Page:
By Spencer. Before we get into the year-end blitz of critics’ best-of lists, I wanted to highlight some late entries that just might be popping up on S&N’s own picks for the best albums of 2015. This edition of The Consumer looks at a few listens that are seeing heavy rotation during my November commutes: Adele, EL VY, and Julien Baker.
Adele – 25: Whenever you dare suggest that maybe Taylor Swift’s songwriting suffers from a lack of maturity or substance, you always hear the same excuse: “Well, to be fair, she’s only 25.” How anyone can say this with a straight face after hearing Adele’s 25 is beyond me. For the third album in a row, Adele is doing nothing short of rewriting the rules of what pop music can be, crafting songs of intense sadness and regret that are somehow catchy as all hell. You won’t hear any trite teenage party anthems about crushes or fashion here; the lyrics on 25 are sophisticated adult fare about long-distance relationships and lost years that aren’t so easy to, well, shake off. While the massive singles, “Hello” and “When We Were Young,” are fairly traditional piano ballads—smartly staying out of the way of that godsend of a voice—Adele does experiment a little more on tracks like “Send My Love (To Your New Lover)” and “I Miss You,” where looped guitars and lumbering drums spice up the production in new ways.
There’s little doubt at this point that 25 is going to be the biggest-selling album of the year. And that a talent like Adele could ever become our most universally-beloved pop star speaks well of us. It’s easy to believe, in this Buzzfeed-fueled world of disposable entertainments, that we’ve lost the ability to appreciate something substantial. Adele is one small proof that, as a culture, we’re still capable of more.
Adele – “I Miss You”
EL VY – Return To The Moon: The last couple of albums from The National have been tired affairs, worth a couple of listens but not much more than that. Thankfully, lead vocalist Matt Berninger has found a refreshing spark on this side project with Menomena’s Brent Knopf. It’s full of conventional but pretty melodies, made more interesting by some unconventional production—like the epileptic drums on “It’s A Game” or the guitar harmonics that dot tracks like “No Time To Crank The Sun.” Those production flourishes have Knopf’s fingerprints all over them, echoing the chaotic and quirky aesthetic of Menomena’s best work. But Berninger’s devotion to melody has always been The National’s greatest gift, and paired with Knopf, it’s the best of both worlds—offbeat and also strangely welcoming. This is not a perfect album by any stretch, with a few lyrical miscues and some tongue-in-cheek tracks like “I’m The Man To Be” seeming very much out of place alongside the more somber entries. But I’ll say this—it’s not boring in the least.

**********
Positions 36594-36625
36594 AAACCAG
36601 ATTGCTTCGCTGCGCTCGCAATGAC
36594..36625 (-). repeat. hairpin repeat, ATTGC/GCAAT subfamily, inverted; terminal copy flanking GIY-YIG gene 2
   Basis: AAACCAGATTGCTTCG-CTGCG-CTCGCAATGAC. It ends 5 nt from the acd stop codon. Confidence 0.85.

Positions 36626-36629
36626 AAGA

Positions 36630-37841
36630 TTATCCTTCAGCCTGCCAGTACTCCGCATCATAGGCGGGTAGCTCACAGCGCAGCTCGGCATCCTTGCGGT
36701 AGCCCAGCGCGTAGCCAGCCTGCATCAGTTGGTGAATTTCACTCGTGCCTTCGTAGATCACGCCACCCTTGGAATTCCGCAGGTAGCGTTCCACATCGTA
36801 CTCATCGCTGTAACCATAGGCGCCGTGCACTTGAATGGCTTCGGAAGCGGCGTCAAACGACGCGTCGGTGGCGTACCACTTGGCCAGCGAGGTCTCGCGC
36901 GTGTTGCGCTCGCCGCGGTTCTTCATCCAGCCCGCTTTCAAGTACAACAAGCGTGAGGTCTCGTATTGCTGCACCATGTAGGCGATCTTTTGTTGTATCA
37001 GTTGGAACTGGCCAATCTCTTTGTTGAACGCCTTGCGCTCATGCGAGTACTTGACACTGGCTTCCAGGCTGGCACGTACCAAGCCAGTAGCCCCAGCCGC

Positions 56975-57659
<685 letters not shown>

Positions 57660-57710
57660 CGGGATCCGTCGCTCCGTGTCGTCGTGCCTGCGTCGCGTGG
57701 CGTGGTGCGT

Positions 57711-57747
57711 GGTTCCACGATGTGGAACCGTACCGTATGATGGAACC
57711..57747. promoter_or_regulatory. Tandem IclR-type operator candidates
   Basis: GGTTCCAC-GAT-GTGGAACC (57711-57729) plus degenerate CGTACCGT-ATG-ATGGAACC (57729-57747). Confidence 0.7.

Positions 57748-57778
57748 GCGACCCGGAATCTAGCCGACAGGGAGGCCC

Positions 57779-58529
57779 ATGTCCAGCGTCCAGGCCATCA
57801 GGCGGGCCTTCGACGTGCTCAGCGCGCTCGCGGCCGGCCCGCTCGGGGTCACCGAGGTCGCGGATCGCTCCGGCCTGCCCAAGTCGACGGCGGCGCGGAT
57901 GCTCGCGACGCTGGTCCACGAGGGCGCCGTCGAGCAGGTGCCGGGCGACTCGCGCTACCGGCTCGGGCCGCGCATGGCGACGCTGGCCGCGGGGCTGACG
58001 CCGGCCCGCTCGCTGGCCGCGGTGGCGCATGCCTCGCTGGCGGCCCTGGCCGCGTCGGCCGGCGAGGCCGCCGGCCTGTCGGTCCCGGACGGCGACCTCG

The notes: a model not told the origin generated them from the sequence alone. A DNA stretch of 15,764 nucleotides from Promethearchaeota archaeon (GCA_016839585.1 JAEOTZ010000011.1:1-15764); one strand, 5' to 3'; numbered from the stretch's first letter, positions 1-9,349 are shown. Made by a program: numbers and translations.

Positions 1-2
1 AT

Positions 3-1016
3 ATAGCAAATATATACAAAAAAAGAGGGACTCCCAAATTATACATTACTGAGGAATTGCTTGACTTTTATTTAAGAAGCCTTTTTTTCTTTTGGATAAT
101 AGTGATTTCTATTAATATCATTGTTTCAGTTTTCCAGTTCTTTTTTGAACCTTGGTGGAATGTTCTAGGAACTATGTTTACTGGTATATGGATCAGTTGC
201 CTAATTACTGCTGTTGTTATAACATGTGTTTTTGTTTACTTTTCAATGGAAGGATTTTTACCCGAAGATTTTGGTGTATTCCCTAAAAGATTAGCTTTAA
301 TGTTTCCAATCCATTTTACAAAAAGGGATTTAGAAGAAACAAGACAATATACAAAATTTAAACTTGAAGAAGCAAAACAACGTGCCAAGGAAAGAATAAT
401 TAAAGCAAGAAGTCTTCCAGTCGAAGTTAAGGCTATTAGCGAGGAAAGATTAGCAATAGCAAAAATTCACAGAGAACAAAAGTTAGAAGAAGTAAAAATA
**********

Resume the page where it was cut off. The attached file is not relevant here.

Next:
EL VY – “Return To The Moon (Political Song For Didi Bloome To Sing, With Crescendo)”
Julien Baker – Sprained Ankle: The title of Julien Baker’s debut album is a clear allusion to a nagging kind of injury, and you can hear that pain and frustration throughout these nine hyper-personal acoustic tracks. Recorded in sparsely-produced one-takes, with no more than an occasional hand drum or an overlay of feedback to accompany her chords and her voice, this album is like a window into a young songwriter’s soul. I say “young” because there’s very little subtlety to the emotions or notions on display here—which is exactly what makes it so special. “Everybody Does” is a blunt display of insecurity about the constant fear of rejection—”You’re gonna run / When you find out who I am / You’re gonna run / It’s alright, everybody does”—while the title track openly mocks her tendency to wallow in those kind of darker sentiments with the unforgettable line, “Wish I could write songs about anything other than death.” Reading this, you’re probably thinking the album is a huge drag, but that’s the thing—it’s totally not. The mood is more contemplative than anything else, and Baker’s gift for chord progressions makes you want to wallow in these songs right along with her. It’s simple, elegant, powerful stuff.
Julien Baker – “Blacktop”